More than skin deep: BME grad researching mechanics of punctures

November 16, 2023

By John Clampitt
Communication ’26 

Joseph LeSueurJoseph LeSueur’s interest in biomedical engineering began in high school, during an internship with the BioRobotics research team at the Cleveland Clinic. 

“I was introduced to mechanical testing of cadaveric tissues,” the 2020 Trine University graduate said. “This sparked an interest in how understanding the mechanics of the human body can be translated to patient care by influencing surgical decisions and prescribing rehabilitation.”  

He is still interested in injury biomechanics and the failure thresholds of biological tissue. His thesis for his Ph.D., which he is earning through a joint program from Marquette University and the Medical College of Wisconsin, focuses on understanding the mechanical behavior of skin during puncture and ballistic impact. 

“Our work focuses on understanding the fundamental mechanics of skin during high rate impact of small fragments,” he said. “This experimental work is the foundation for development of finite element models which may be used to simulate multivariate impacts for advancement of improved protective clothing.”

Joseph jumped at the opportunity. 

“In studying ballistic impact, we found that the velocity required to penetrate skin was a function of the projectile's sectional density. For puncture of isolated skin, we quantified differences in failure thresholds based on impactor size, loading rate, and thickness of the skin,” he said. “I also used digital image correlation and histology to determine directional dependency in strain and damage to collagen fibers in the dermis, respectively.” 

Golf and BME 

Joseph’s internship at the Cleveland Clinic gave him an idea of what he wanted to do in life, and it helped him narrow down the deciding factors in his college choice. 

“My college decision had two primary criteria,” he said. “The opportunities to play golf and study biomedical engineering.” 

After visiting several schools, Trine University became his obvious choice. 

“Seeing (and playing) the Zollner Golf Course on campus surrounded by the amazing student apartments [was great], but the decision was undoubtedly clear after touring the labs and meeting Dr. Gerschutz and other fantastic BME (biomedical engineering) faculty,” he said.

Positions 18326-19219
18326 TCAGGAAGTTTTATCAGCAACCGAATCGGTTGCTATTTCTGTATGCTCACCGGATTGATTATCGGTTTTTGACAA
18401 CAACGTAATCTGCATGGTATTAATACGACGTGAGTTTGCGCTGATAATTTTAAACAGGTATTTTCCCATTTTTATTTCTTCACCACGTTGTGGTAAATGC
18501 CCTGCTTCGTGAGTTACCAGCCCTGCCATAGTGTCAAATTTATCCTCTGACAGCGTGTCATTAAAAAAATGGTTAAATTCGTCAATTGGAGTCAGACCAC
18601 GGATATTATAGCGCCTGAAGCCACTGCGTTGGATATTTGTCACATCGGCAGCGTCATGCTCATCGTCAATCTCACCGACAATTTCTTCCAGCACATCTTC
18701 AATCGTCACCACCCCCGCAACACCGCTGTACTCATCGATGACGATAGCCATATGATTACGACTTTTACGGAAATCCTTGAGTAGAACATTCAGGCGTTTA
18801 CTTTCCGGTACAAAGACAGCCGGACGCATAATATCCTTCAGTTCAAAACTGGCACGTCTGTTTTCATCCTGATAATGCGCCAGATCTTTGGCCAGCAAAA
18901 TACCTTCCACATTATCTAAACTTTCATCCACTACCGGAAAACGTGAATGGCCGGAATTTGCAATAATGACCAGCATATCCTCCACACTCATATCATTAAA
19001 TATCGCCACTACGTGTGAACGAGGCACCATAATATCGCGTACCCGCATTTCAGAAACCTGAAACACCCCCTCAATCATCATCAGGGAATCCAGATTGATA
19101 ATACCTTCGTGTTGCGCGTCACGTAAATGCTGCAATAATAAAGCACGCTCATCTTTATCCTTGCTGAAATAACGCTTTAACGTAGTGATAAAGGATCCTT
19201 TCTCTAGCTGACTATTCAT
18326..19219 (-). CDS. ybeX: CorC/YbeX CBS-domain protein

Joseph’s experience at Trine did a great job preparing him for Ph.D. research. 

“Within the BME curriculum, engineering faculty at Trine provided high-quality education and laboratory experiences (from welding to tissue culture to 3D kinematics of human movement), which enabled a straightforward transition to graduate-level courses,” he said. “However, the greatest advantage of my Trine education was developing confidence and excellence in scientific writing and presenting, which was possible with small class sizes and faculty that emphasized personal development.” 

Joseph didn’t care that Trine was a small school. He actually enjoyed it.  

“Even at a small school, I was still able to gain research experience in human biomechanics, which highly motivated my decision to pursue graduate school,” he said. 

Joseph’s future plans are similar to his current ones. 

“As my career progresses, I plan to continue studying biomechanics to prevent and rehabilitate injury, whether that is in industry, academia or entrepreneurship,” he said. “I am newly married to Jenna (Gales), who graduated with her Doctorate in Physical Therapy from Trine's 3+3 DPT program, and I look forward to a wonderful life of marriage, family and maybe even research collaboration!” 

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Joseph LeSueur
Marquette University/Medical College of Wisconsin
BSBME 2020

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Trine-Built Story

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